Hidden cost of cuts to Environment Canada

There are very real consequences when the environment is not properly watched.

It has been announced that 776 positions will be eliminated at Environment Canada. Senior scientists and their support staff will be reassigned to other government jobs, resulting in the outright cancellation or downsizing of programs such as ozone research, aircraft-based measurements, solar radiation monitoring, climate adaptation, air toxics research, and air quality research and monitoring. Given these economically difficult times, one might consider environmental monitoring to be a luxury, rather than a necessity. Evidence shows, however, that there are very real consequences when the environment is not properly watched.

As seen in The Toronto Star.
As seen in The Toronto Star.

Just over a year ago, a volcanic eruption in Iceland revealed the need for better environmental monitoring programs in Europe. Despite airline industry protests, airspace closures persisted for over a week, affecting 10 million travellers. The International Air Transport Association says that the losses to the airline industry were about $1.7 billion. Had measurement systems been in place to identify the ash cloud’s location more precisely, a substantial portion of those losses could have been avoided, including for Canadian airlines, which were losing $4 million per day by some estimates.

We should not be smug about Europe’s problems: Environment Canada expects to abandon its new laser radar network that would monitor the impact of a similar disaster over Canada. We also have our own homegrown environmental challenges. Researchers at the University of Alberta revealed how the Athabasca River and surrounding area have been contaminated by oilsands development. This contamination was not reported by the industry-funded group charged with monitoring the situation. Environment Canada has traditionally been responsible for environmental monitoring and regulation, and employs experienced scientific personnel for this purpose. On July 21, Environment Minister Peter Kent announced the “Integrated Oil Sands Environment Monitoring Plan” in response to the contamination issues, but now key capabilities at Environment Canada (including ozone sounding and aircraft-based measurements) required to implement that plan are being cut. How does this make any sense?

Past successes in environmental monitoring demonstrate how policy informed by science can tackle daunting issues. The discovery of the ozone hole led to the 1987 Montreal Protocol banning the use of certain refrigerants worldwide. Acid rain was literally killing our lakes in the 1970s and 1980s, but more stringent emissions controls on energy production have dramatically improved the situation. Environment Canada played a critical role in solving both of these problems, and in both cases industry survived and prospered. The solutions uncovered new areas of economic activity. For example, chemical manufacturers developed and sold new classes of refrigerants.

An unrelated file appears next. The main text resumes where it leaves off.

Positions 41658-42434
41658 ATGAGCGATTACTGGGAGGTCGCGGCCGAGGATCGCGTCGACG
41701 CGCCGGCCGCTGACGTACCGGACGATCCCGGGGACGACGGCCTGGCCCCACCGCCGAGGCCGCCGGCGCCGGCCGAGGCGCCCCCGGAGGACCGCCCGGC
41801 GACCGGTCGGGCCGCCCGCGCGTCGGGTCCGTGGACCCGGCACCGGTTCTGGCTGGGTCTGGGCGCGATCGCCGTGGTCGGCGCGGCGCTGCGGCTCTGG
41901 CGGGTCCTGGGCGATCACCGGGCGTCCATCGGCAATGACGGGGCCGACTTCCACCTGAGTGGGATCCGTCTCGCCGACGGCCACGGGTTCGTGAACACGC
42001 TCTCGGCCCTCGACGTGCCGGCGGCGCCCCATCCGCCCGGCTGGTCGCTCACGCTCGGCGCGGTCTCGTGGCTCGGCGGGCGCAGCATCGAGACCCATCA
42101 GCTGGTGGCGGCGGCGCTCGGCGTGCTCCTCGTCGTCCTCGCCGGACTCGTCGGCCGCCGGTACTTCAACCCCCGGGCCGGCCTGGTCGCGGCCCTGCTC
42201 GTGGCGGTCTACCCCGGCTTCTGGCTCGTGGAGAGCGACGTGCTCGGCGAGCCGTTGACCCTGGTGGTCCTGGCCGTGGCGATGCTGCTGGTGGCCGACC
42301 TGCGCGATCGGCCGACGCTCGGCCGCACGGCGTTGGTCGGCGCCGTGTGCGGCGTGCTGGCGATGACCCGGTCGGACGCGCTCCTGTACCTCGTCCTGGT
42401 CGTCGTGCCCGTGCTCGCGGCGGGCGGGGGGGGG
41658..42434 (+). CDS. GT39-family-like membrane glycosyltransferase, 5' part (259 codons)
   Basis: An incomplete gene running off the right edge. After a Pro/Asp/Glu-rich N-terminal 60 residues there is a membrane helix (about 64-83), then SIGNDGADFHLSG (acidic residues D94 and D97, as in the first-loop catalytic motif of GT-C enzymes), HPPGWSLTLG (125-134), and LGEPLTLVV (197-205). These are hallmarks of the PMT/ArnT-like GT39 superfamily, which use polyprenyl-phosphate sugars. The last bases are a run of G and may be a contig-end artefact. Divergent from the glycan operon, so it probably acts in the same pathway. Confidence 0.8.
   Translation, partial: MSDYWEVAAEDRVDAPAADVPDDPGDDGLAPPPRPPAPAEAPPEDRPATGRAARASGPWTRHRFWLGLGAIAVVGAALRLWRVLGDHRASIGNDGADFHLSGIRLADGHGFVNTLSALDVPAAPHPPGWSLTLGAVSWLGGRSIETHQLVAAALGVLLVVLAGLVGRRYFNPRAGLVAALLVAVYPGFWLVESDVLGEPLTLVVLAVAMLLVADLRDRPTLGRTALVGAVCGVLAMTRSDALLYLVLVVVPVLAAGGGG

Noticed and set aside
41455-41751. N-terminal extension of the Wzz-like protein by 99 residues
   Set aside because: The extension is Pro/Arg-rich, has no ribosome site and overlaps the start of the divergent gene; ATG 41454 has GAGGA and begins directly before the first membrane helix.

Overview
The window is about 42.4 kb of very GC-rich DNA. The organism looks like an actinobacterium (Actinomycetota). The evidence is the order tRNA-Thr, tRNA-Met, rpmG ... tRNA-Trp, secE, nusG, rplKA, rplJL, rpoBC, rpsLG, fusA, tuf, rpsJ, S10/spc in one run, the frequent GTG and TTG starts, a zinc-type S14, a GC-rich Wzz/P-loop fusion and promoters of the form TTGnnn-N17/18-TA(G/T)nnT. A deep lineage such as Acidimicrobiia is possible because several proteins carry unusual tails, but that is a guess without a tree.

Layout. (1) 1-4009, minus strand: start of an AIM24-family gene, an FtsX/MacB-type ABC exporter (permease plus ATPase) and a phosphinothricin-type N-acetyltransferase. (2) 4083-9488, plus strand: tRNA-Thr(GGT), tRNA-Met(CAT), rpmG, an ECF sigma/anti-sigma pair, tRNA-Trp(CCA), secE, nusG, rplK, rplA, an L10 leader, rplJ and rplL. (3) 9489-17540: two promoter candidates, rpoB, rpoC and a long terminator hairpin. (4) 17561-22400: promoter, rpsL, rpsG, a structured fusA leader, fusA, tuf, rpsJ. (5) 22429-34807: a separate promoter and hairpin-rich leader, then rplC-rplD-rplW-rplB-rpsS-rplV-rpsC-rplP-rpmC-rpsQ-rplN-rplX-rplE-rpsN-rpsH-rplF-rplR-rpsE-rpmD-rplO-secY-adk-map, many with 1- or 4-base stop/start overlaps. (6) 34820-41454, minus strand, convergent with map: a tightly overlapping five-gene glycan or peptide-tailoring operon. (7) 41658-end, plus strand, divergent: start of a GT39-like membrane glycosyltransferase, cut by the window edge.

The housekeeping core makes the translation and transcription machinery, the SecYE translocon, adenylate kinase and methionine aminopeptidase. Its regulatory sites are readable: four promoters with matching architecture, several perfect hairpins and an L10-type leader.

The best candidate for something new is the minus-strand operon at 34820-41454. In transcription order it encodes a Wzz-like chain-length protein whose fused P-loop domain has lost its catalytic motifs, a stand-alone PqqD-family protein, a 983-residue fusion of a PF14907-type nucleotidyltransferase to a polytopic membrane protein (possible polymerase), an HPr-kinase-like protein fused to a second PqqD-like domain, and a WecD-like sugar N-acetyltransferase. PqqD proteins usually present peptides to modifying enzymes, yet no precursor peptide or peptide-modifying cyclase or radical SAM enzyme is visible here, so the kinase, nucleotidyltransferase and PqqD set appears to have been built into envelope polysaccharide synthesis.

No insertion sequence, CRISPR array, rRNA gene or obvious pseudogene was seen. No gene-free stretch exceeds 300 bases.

The current plan for Environment Canada is to monitor and measure less, and to rely more on modelling. Models are computer simulations based on scientific understanding that are applied to problems ranging from weather forecasting to economics. Models of complex systems can easily get it wrong, as the unanticipated economic collapse in 2008 revealed. This is not to say that models are not useful: in economics they give helpful guidance for investments and policy.

Models are, however, no substitute for measurements. No economist would suggest that we stop measuring economic performance, and neither should we abandon monitoring the environment in which we live. New data leads to better models and more accurate predictions.

Why do we now lack the courage to tackle our environmental problems head-on the way we once did for ozone depletion and acid rain? There is certainly no shortage of issues: ozone depletion, air quality and airborne toxins present ongoing challenges. The highly regarded Stern Review on the Economics of Climate Change indicated that, without action, climate change will cost between 5 and 20 per cent of GDP each year. A recent article in the Star reported on the myriad of problems stemming from climate change that are faced by industries such as farming and shipping.

We cannot afford to gut Environment Canada of key capabilities for safeguarding the safety and health of Canadians and our environment. It will rob us of measurements that illuminate problems and lead to their solutions. Environmental degradation is something we can pay for either now or in the future. The most pragmatic approach is to pay the smaller cost of supporting environmental science in the present.

Thomas J. Duck is an associate professor in the Department of Physics and Atmospheric Science at Dalhousie University in Halifax.